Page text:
An Ode to Rain
Pluviophile: (n) a lover of the rain; someone who finds peace and joy during rainy days
Since I was young, I have always loved a good storm. Even as an adult I’ll still dance in the rain and jump into puddles. I moved to Scotland after a soggy December visit. So I suppose it could be reasoned that I am a pluviophile. But as I contentedly watched the rain beat on my window in Glasgow, I never appreciated the water as I do here. The countryside was green, and my hill walks were always accompanied by a trickle of water breaking loose from the soil as it edged its way to lower elevations.
Living in Selous, as soon as nature gets a hint of the dry season’s arrival, the trees shed their leaves. And it’s theorised that impalas can actually delay the birth of their lambs up to a month if the rains haven’t begun. As July wrapped up, already I watched the first dust devils spinning near Lake Tagalala from the chairs in our lounge. This year was much like the years before: hot and dry.
By the end of September, the animals, the trees, even the ground all cry out for just a drop of that life-sustaining, life-providing moisture. By October, we’re all on our knees. For the last week I’ve watched the thermostat hit 30°C before 10am. Another scorcher in sight. Our iconic baobab needs rain. The impala lambs yearn for rain. The pluviophile that I am craves rain.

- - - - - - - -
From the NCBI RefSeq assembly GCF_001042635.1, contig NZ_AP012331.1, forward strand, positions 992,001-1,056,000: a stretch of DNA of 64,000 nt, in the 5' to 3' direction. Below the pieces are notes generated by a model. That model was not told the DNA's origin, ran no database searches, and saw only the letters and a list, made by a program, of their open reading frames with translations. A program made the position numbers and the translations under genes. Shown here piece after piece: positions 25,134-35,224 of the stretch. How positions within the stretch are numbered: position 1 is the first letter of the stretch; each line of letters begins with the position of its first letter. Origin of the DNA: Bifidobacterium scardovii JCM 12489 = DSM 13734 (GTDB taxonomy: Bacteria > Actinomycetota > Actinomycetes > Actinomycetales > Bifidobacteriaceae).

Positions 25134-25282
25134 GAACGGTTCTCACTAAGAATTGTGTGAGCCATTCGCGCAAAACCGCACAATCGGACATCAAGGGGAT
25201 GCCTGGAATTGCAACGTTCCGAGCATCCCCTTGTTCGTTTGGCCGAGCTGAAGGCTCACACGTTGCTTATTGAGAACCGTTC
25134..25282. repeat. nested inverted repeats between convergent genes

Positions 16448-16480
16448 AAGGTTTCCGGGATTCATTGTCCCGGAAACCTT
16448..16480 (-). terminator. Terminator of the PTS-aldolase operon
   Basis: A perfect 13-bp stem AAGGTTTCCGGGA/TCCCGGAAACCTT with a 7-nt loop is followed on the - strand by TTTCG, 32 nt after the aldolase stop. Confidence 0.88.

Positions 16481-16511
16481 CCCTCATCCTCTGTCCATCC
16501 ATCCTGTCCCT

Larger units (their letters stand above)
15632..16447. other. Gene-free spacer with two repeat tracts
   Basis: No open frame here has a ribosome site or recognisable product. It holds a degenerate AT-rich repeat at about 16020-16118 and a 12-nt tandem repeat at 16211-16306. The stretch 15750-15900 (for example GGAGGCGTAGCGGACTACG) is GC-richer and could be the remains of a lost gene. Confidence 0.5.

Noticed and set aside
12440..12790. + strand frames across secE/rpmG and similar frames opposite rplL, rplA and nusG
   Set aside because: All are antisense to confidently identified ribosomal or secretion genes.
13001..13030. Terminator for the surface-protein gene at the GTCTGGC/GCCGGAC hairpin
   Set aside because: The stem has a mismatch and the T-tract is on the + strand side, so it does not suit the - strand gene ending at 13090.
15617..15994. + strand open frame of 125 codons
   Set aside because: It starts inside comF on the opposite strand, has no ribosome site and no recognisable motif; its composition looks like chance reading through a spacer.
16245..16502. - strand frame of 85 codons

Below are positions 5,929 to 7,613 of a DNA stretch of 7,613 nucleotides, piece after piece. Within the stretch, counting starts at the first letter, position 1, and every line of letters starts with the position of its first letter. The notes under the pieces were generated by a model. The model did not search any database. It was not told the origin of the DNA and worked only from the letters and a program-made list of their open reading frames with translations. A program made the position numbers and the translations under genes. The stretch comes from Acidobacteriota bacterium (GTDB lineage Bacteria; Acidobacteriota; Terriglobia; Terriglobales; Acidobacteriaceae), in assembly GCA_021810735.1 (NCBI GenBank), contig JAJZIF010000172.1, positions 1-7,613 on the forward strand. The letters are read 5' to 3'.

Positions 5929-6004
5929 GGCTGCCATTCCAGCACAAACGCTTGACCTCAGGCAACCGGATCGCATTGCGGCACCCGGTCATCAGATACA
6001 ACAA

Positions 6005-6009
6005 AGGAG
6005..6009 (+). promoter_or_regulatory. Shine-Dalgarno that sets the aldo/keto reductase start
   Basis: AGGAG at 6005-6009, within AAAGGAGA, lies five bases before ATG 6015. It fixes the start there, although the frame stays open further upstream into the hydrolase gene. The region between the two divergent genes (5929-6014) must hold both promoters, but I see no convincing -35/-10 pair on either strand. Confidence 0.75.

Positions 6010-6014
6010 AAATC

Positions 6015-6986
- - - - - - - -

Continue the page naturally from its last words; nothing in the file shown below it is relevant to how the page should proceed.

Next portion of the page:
The storms are building though out on the horizon. Thanks to our panoramic view, we watch dark clouds roll in from the east… and pass us to the north. Oh, Mother Nature, you’re such a tease. For the last month, I’ve tried to forecast the rain. “In 3 more days….” But three days pass, and the dust devils still turn.
Two nights ago it started with a flash of light at dinner. Just heat lightning; the storms are still distant, but it it inspires hope. At tea time yesterday the winds picked up and howled through the lounge. Puffy, dark clouds edged along Kipalala Hill threatening to open at any moment. And just when it looked like it would pass us yet again, they did.
For 30 minutes the heavens delivered an earth drenching rain that ran over the lip of the waterhole, and quenched a very parched terrain. Breathe in the familiar petrichor – the welcoming smell of saturated dirt after an extended dry and hot weather.
Welcome to the Short Rains!